Thursday, September 06, 2007


Among my favorite research projects of recent years has been a project that has been a team effort with a colleague. The work has been very interesting because there are a lot of fundamental questions to explore, and the collaboration has worked very well because of the different perspectives and expertise that we each bring to the project. I also just like working with this person. The project continues to evolve in new ways, in part because students are taking the work in different directions. This collaboration/project is a major reason I enjoy my work so much.

For some of our published work and conference presentations, my colleague has been first author and I have been second; for others, I'm first author and he is second.

Keeping all the positive things about this research and collaboration in mind.. every once in a while I am reminded that there is a tendency for some people to think only of my colleague when they think of this work.

An example: A friend at another university emailed me this week to tell me about a talk in his department by a researcher who referred to this work and used figures from our papers, but gave credit only to my collaborator when citing the source.

My colleague and I had planned to present posters together on new aspects of this work at a specialized conference later this year, but then he got asked to give an invited talk on the topic instead. My colleague is an excellent speaker, so the conveners made a great choice, but now I have to decide what to do. My first reaction was that I would just attend the conference without presenting anything, as the most interesting aspects of the research will be presented by my colleague in his talk. I hasten to note that my colleague always gives me credit in his talks for my part in the research, so I am not concerned about that issue.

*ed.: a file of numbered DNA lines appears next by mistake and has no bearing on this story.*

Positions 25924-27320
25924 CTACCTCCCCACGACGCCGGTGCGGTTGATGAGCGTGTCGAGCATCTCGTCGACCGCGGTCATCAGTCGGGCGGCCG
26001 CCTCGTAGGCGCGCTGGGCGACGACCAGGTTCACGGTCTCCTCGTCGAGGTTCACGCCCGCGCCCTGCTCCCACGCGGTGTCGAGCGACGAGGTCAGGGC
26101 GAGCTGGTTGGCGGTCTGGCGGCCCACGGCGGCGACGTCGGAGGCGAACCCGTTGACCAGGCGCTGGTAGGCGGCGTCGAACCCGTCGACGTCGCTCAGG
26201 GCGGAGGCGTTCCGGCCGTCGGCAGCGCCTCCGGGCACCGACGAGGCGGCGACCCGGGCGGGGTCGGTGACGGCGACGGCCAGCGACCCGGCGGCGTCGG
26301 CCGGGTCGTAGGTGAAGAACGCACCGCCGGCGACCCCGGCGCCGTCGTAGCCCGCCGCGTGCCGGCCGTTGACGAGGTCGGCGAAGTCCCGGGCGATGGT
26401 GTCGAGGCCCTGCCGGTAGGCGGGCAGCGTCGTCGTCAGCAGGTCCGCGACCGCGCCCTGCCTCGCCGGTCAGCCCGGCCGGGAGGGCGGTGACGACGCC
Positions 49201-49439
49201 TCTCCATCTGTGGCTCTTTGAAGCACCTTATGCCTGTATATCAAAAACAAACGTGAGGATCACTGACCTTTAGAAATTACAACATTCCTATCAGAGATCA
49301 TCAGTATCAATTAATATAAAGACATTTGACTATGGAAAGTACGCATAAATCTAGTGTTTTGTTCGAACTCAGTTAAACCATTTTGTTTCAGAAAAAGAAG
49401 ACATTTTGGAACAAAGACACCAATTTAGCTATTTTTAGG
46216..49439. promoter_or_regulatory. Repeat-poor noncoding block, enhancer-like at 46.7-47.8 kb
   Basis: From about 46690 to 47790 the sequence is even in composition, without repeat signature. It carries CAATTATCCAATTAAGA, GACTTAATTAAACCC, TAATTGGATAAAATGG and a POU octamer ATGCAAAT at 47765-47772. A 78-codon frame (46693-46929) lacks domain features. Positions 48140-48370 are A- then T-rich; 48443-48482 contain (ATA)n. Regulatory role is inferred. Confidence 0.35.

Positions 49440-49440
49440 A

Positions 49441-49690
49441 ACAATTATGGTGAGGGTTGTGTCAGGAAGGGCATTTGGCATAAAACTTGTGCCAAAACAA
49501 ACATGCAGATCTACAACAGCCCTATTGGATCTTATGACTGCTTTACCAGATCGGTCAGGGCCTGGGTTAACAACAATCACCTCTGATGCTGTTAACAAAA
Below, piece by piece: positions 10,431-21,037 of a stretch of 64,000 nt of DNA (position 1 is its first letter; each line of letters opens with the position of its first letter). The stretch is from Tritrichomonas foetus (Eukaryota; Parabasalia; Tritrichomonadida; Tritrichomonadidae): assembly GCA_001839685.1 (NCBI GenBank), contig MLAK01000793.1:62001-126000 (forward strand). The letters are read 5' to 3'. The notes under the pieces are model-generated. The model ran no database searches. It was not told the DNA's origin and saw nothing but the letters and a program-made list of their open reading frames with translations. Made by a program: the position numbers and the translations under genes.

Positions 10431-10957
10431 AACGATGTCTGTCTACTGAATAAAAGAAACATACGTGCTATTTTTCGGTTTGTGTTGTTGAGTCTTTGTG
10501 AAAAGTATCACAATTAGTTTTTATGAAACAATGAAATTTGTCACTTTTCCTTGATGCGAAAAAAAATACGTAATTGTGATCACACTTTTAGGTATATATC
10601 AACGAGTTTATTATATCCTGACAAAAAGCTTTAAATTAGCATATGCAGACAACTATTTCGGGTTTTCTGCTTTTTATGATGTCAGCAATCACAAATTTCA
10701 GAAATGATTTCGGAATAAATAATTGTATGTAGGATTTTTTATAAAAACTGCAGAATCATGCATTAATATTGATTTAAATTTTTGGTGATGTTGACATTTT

Today he suggested that we both give the talk, each presenting part of the work. I didn't know what to say. It sort of makes sense to do it that way, just as we would have presented the posters together, but it would be kind of strange because he's on the conference schedule and I'm not. He was invited to speak; I wasn't. If we do a tag-team talk, I would be doubling the number of female speakers at the conference, albeit via the back door.

I need to think about it some more.

These recent incidents make me realize how unusual it is for two scientists to work as a team of equal collaborators. Perhaps in part because of this, when others think of our work, it may be instinctive to think of only one person as being the 'lead' investigator. To my knowledge, it has never happened that my colleague is the one overlooked, but I don't wish for that to happen. What I do wish for is that the results of our long-term, successful scientific collaboration will seep into the collective consciousness of people in our field to the extent that it will be unthinkable to choose one name over the other when discussing our work.

Wednesday, September 05, 2007


The other day I was talking to a neighbor whose son just started kindergarten. This boy has been in preschool for years, but now that he is starting school, his mother is cutting back on her work hours so that she can be home when he gets out of school. The school provides after-school care/play, but she didn't want him to do that.

I thought it was interesting that she was decreasing her work hours now -- don't more moms go back to work or increase their work hours once their kids start school? What she is doing makes a lot of sense though. The local excellent preschool has full-day, full-year programs. Elementary school has a shorter day, LOTS of weekdays off (at least 1-2 per month, with no child care provided), and no classes in summer. It is much more challenging to balance family and work once your child starts elementary school.

I certainly didn't question her decision to start working part-time now. I consider those kinds of decisions intensely personal -- only she and her family know what works best for them, and I have no basis (or inclination) to judge. She volunteered the information, however, that her main motivation is that she hates her job. In that case, what she is doing makes perfect sense, but it is sad that she has a job she hates.

Tuesday, September 04, 2007

A Plethora of Alexanders